The Philips V808 also fails in that it’s a device without 3G, without WiFi, and without multitouch support. Basically China Mobile customers who invest in the Philips V808 will get a device that’s relevant 5 years ago. But no worries, Android is available on sweet devices like the HTC Hero and Samsung Galaxy, so there’s little loss here.
An official Facebook Android application has been peculiarly missing from Android Market and some have pointed towards Google and Facebook's contentious history as being the reason why. Well, it looks like that's all about to change. Reports are pointing towards an official Facebook Android application to launch possibly as soon as the end of this week.
What's in store for the official Facebook application? Well, it's going to launch with a limited feature set (when compared to the iPhone Facebook app) that'll focus on having the full Facebook stream. The Android Facebook app is built around the stream and status updates, which should tie in neatly with Android's beautiful notification system.
So Facebook and Android sitting in a tree. Hopefully, it'll be a worthwhile application! What current app do you use for Facebook on your Android Phone?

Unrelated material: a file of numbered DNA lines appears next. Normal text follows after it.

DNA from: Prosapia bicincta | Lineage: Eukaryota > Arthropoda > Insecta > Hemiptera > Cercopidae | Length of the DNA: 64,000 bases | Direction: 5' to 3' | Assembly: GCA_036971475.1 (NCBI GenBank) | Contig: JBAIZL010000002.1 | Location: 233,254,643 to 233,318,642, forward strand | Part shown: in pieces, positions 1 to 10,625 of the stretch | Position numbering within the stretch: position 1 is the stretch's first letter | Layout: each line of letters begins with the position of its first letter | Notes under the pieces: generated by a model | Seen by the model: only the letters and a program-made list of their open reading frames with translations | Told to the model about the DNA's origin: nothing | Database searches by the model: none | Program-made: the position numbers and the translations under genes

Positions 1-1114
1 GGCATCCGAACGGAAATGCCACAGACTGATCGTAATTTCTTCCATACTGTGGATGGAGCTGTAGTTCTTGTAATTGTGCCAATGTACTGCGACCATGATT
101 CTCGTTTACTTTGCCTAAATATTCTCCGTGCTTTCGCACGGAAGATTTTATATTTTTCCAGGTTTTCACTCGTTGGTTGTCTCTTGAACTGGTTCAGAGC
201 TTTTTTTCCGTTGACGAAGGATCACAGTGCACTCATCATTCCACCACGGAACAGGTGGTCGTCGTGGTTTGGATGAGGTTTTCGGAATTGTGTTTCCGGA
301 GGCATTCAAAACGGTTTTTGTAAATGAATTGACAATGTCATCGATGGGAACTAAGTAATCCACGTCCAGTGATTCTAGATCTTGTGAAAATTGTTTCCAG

We know that the iPod Touch has become wildly popular in part because it's seen as an iPhone without the phone. An iPod Touch gives you most of the functionality of an iPhone without being bogged down by an expensive data contract. Is there a similar device on Android? There is now.
Meet the Creative Zii Egg Plaszma (yeah, that's a mouthful). This iPod touch competitor has some pretty amazing specs: 3.5" 320 x 480 10-point multi-touch capacitive touchscreen, rear HD Video camera, front facing live chat VGA camera, 32 GB storage with SDHC card expansion, Flash Lite support, GPS, Wi-Fi and the ability to output 1080p video. And the knockout punch? It runs Android.
Investing in a Creative Zii Egg Plaszma will reportedly only run you about $199, a pretty good deal considering the oozing tech that you get. What's even more important is that you;re going to be using a desktop class OS to power it all, not some janky proprietary hogwash. Meet our future.
If you want more pizzazz than the graphite color option for you HTC Hero, you can head over to Carphone Warehouse to choose either pink or brown. The pink definitely adds a nice soft touch to an otherwise sharp phone. We personally prefer graphite over brown but that's just a matter of opinion. Which color of the HTC Hero is your favorite?
And as reported yesterday, T-Mobile UK has begun offergin the G2 Touch aka the HTC Hero on their website.
As excited we are for our friends across the pond to get their hands on the HTC Hero, the bigger question for us is, when are we going to get it? Can we at least get an HTC Hero announcement?